WASHINGTON (Kyodo) On the eve of his performance in Washington, popular African-American “enka” singer Jero said Friday he is eager to make the traditional Japanese ballads popular in the United States.
“I sure wish to promote the genre of enka to a lot of people,” he said at a news conference before his performance Saturday at the opening ceremony of the annual National Cherry Blossom Festival in the U.S. capital.
“I hope the people will feel the charm in enka and its melodies, although there is a difference in language,” the 27-year-old crooner said in fluent Japanese.
Jero was scheduled to sing three songs that have become major hits in Japan, and one was expected to be “Umiyuki” (“Ocean Snow”), a piece that tells the tale of a heartbroken woman and her unrequited love. This year’s festival runs through April 12.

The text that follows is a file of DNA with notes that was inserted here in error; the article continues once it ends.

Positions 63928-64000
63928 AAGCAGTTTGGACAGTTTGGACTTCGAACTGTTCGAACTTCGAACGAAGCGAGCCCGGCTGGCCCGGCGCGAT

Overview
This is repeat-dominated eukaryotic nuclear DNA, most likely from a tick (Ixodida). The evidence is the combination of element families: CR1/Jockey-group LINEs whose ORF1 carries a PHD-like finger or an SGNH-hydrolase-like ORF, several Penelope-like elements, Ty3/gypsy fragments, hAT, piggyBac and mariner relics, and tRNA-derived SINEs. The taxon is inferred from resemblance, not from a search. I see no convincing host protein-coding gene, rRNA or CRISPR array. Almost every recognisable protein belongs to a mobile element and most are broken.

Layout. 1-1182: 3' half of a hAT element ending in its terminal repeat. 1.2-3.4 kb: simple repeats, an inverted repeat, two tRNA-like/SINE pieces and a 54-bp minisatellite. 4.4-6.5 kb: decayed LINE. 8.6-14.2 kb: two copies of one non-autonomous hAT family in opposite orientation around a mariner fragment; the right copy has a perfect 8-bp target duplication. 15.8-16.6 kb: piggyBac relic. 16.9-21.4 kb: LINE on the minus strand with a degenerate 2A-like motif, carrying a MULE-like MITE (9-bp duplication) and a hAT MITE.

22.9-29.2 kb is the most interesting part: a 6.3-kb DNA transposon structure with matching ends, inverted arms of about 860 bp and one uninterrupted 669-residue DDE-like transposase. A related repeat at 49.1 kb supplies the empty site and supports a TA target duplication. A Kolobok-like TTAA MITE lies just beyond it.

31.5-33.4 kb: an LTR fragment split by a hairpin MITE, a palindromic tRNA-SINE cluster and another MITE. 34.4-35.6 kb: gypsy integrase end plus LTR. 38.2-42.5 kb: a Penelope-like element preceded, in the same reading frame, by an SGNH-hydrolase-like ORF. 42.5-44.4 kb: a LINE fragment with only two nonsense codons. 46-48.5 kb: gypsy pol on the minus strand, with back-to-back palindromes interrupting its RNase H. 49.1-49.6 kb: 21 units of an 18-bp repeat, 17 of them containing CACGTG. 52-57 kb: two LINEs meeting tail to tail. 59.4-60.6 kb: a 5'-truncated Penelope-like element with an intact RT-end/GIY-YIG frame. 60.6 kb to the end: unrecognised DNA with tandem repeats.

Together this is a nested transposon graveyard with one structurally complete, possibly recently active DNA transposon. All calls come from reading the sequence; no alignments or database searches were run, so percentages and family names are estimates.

He said he feels really honored to be invited to the festival.
“I have wanted to sing enka before the American people,” he said. “I do have an uneasy feeling, though, because this is my first time to sing enka at an event like this in the United States.”
A type of Japanese folk ballad known for its melodramatic themes, enka is usually performed by aged singers. But the youthful Jero has taken Japan by storm with his renditions of the traditional form.
Responding to a question about the election of President Barack Obama, Jero said: “I am very pleased with that both as an American and as a black man. I have high expectations of him.”
Jero, whose real name is Jerome White Jr., was born in Pittsburgh.
He started listening to enka at an early age, influenced by his Japanese grandmother.
He moved to Japan in 2003 after graduating from the University of Pittsburgh, where he majored in information science. He made his debut in Japan in February last year with “Umiyuki” after winning various singing competitions in Japan. sk
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